The footer has links to find services in major metropolitan areas like New York, Chicago, Los Angeles, and Dallas. Other useful links are in the footer as well.

Angi keeps everything “above the fold.” That is, you don’t have to scroll to get to any of the links.


In Starbuck’s 404 the image of a coffee ring where there used to be a cup stands as a metaphor for a page that’s not there. 

It offers an explanation of what might have gone wrong and some suggestions about what to do next.

It has a link where visitors can report broken links.


Taking look at Glassdoor’s 404 page, the popular jobs board suggests several actions.

  • Search for jobs.
  • Read employee reviews of companies.
  • View employee salaries.
  • See interview questions and answers.
  • Look up rankings of best places to work.

404 page examples: graphics focused


A photo of a child wearing a winter coat with the hood pulled over his eyes is the focal point of eBay’s 404 page. 

“We looked everywhere.”

“Looks like this page is missing. If you still need help, visit our help pages.”

Below is a CTA button taking the visitor to eBay’s home page.

The bottom of the page contains a scroll box with trending deals.


When you land on this 404 page, you see Emmet from The Lego Movie. He’s quoted as saying, “Everything is still awesome.”

404 page examples: rotating elements


Amazon’s 404 page features the search bar at the top the message suggests a search or clicking the homepage link. It has a photo of one of the “dogs of Amazon.” It links to an Amazon news page about Amazon’s dog-friendly workplace.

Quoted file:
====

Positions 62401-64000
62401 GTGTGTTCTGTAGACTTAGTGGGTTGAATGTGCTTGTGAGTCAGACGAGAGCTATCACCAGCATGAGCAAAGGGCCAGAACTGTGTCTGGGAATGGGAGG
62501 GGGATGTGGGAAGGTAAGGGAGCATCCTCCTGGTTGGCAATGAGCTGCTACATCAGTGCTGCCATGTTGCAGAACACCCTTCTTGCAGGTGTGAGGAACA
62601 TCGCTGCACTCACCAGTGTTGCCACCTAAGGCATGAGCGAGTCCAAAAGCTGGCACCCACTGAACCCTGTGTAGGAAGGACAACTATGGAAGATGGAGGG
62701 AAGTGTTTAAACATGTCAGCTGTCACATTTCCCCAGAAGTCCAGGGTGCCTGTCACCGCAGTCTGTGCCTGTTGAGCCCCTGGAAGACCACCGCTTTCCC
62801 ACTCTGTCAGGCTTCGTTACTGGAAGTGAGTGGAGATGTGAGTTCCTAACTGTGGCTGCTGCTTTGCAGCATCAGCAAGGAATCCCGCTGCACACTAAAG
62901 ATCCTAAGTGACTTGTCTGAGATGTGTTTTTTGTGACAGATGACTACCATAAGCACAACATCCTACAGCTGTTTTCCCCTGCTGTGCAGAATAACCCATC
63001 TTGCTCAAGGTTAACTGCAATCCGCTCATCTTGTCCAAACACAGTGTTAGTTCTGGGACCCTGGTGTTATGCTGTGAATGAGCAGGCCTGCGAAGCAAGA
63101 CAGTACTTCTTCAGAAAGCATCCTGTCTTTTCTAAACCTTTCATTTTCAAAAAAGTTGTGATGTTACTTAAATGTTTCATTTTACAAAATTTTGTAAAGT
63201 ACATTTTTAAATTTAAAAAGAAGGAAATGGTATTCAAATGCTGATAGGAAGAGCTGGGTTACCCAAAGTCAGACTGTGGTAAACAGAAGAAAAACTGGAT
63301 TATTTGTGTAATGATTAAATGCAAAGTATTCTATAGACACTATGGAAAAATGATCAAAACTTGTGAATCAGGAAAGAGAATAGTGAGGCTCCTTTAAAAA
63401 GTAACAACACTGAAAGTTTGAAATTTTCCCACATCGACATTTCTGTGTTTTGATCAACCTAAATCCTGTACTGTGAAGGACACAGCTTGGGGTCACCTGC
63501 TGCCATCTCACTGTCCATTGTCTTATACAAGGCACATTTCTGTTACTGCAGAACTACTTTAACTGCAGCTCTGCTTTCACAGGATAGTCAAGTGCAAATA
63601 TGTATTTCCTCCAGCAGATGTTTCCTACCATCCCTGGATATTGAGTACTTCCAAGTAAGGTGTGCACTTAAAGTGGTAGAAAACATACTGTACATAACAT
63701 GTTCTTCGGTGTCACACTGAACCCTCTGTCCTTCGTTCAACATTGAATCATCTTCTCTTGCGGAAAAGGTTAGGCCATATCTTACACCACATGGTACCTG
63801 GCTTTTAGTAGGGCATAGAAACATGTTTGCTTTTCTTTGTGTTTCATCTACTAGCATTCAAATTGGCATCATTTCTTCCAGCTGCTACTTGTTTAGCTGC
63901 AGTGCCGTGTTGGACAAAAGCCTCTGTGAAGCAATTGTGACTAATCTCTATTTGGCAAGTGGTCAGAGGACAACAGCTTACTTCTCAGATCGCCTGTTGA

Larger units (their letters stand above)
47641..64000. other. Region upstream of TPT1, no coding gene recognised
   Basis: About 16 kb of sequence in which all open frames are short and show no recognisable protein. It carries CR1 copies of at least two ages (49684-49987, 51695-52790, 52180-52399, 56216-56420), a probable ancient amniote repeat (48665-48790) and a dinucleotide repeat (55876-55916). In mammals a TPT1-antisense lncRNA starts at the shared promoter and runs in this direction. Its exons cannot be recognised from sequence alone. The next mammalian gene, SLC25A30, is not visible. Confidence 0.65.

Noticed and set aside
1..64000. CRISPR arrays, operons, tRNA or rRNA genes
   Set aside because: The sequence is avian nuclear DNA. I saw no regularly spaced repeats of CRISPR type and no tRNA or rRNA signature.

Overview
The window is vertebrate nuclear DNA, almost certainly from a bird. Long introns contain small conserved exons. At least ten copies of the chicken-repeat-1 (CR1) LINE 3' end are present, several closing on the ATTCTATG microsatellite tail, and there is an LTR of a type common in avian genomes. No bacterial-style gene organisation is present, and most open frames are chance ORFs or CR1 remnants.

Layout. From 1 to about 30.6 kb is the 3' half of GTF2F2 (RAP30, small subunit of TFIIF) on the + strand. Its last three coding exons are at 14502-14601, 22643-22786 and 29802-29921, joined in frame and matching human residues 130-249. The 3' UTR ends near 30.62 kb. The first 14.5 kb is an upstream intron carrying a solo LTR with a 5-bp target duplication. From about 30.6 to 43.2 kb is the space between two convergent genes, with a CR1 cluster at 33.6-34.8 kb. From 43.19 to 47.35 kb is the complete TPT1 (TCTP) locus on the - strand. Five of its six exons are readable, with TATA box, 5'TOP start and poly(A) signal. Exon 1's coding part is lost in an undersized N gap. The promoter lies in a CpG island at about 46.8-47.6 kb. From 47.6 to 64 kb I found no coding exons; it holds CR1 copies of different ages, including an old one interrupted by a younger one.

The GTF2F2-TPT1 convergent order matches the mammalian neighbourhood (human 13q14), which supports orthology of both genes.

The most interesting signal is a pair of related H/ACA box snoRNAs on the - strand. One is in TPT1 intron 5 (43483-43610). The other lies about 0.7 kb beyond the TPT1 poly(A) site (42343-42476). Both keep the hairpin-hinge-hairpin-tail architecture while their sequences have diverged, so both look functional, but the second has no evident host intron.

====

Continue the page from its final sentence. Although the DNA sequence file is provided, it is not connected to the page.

If you refresh the page, an image of a different Amazon dog appears. Refresh several times and you’ll see many random dog photos. We don’t know how many they have for the 404 page, but more than 7,000 dogs “work” for Amazon.

Marvel Comics

Like Amazon, Marvel rotates multiple versions of its 404 page. They show images from the Marvel Comics universe with messages like: 

  • “Protocol missing… Exiting program…”
  • “Hydra is currently attacking this page!”
  • “$#&%, you just broke something! Just kidding.”
  • “Not even the eye of Nuatu sees your request.”
  • “Hydra has stolen this page from the S.H.I.E.L.D. database!”


Another rotating 404 page from the International Movie Database (IMDB). They stay on brand and offer familiarity to their fans by offering up movie quotes. 

  • “Webpages? Where we’re going we don’t need webpages.” – Dr. Emmett Brown, Back to the Future.
  • “Someday we’ll find it… the website connection.” – Kermit the Frog, The Muppet Movie.
  • “Surely, you can’t be serious.” “I am serious. And don’t call me Shirley.” –Ted Striker and Rummack, Airplane.
  • “What we’ve got here… is a failure to communicate.” – Captain, Cool Hand Luke.
  • “Page not found? INCONCEIVABLE!” – Vizzini, The Princess Bride.
  • “I’ve got a feeling we’re not in Kansas anymore.” – Dorothy, The Wizard of Oz.

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When designing a 404 page, you can share with collaborators and stakeholders in real-time straight from the platform. They can add their comments to make iterations smoother, instead of lots of back-and-forth emails. Start your free trial today.